In the summer of 1964 the pair went busking in San Tropez, playing Beatles songs from the Help album on the streets of the fashionable resort, before getting thrown in gaol by the French police. "The thing with Syd was that his guitar playing wasn't his strongest feature. His style was very stiff. I always thought I was the better guitar player. But he was very clever, very intelligent, an artist in every way. And he was a frightening talent when it came to the words, and lyrics. They just used to pour out." There was never any doubt that Syd Barrett constituted the guiding spirit of the early Pink Floyd. The year after the St. Tropez trip, he was down in London painting and studying fine art when Waters asked him to join a blues band called, rather unpromisingly, The Tea Set. At the time, Waters was an all purpose strummer, more interested in the idea of the group than in mastering any specific instrument, let alone the bass guitar. Mason, the drummer, was his best mate at college. Wright supplied what little musical expertise they had.

One of Barrett's first contributions was a proper name, decided at half time during a gig at RAF Uxbridge, there being two Tea Sets on the bill that night. With a typically swift and esoteric flourish, Barrett combined the Christian names of a couple of his favourite bluesman, Pink Anderson and Floyd Council. Particularly delighted to have Barrett aboard was Rick Wright, the group's keyboard player, who had dumped architecture and was now moonlighting at the London College Of Music. "It was great when Syd joined. Before him we'd play the R&B classics, because that's what all groups were supposed to do then. But I never liked R&B very much. I was actually more of a jazz fan. With Syd the direction changed, it became more improvised around the guitar and keyboards. Roger started playing the bass as a lead instrument, and I started to introduce more of my classical feel."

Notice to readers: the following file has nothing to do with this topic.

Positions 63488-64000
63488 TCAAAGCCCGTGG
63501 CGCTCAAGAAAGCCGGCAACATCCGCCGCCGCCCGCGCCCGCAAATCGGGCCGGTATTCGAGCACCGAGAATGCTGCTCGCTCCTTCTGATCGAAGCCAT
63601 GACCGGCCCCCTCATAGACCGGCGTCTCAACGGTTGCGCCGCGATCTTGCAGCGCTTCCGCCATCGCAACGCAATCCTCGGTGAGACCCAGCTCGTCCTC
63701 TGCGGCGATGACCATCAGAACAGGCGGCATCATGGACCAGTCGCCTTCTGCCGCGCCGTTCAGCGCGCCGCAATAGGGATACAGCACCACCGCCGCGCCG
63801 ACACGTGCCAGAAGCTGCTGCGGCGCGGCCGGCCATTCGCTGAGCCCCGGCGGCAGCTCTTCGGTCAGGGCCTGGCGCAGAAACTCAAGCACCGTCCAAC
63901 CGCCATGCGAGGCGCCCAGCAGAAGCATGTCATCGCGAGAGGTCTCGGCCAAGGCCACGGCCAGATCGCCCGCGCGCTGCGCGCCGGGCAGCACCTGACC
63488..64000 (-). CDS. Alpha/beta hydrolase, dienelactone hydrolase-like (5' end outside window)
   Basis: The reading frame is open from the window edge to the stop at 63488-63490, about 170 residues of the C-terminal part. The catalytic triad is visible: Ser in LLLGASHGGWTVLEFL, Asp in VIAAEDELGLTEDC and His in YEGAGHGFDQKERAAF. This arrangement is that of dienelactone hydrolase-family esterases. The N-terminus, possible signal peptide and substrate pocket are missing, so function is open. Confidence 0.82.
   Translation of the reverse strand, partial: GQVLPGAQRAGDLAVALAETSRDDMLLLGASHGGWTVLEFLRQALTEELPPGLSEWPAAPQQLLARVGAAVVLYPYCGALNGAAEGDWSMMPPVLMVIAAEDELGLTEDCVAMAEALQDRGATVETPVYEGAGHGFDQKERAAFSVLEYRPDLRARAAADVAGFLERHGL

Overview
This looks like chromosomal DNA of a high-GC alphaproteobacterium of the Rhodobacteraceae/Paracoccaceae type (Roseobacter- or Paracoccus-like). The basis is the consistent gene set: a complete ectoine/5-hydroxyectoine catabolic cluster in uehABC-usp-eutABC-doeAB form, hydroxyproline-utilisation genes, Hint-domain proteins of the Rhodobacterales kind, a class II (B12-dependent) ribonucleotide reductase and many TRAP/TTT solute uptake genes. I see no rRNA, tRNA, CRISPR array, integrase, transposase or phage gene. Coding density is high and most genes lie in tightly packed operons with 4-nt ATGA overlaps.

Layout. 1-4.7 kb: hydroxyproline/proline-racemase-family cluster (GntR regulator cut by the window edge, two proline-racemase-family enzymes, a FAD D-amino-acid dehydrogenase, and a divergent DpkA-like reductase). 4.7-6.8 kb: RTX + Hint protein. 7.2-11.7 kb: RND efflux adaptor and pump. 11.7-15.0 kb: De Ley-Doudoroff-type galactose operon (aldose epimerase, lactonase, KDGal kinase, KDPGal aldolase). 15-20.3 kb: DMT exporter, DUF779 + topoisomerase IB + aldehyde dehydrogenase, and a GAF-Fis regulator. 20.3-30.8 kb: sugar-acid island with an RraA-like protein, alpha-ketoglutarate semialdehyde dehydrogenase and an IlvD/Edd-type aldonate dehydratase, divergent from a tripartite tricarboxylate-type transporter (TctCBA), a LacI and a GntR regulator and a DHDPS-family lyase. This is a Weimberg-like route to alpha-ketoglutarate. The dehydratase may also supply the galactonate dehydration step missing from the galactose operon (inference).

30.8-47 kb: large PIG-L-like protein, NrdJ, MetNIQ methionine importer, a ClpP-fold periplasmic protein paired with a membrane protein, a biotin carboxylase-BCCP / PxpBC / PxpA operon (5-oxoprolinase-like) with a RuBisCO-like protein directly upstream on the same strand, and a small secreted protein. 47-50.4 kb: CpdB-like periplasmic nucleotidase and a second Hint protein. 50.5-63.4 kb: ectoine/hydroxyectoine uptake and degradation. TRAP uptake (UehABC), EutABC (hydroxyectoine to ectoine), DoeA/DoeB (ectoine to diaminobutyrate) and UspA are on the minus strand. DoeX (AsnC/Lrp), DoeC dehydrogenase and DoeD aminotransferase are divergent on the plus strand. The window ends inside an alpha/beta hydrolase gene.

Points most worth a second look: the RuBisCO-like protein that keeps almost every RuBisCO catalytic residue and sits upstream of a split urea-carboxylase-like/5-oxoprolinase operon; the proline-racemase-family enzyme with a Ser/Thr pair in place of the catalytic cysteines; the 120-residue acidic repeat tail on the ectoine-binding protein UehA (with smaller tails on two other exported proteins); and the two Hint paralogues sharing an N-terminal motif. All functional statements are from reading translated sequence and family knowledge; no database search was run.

Together, they led Pink Floyd into the swirling psychedelic dawn of 1966, where the band's reputation for uncompromising weirdness soon turned them into the darlings of the English underground, then centered on clubs like Joe Boyd's UFO, located in the basement of an Irish pub on Tottenham Court Road. The idea of incorporating a light show Mason attributes to a lecturer from Regent Street Poly, Mike Leonard, whose house in Highgate they all lived in. "Mike thought of himself as one of the band. But we didn't, because he was too old basically. We used to leave the house to play gigs secretly without telling him."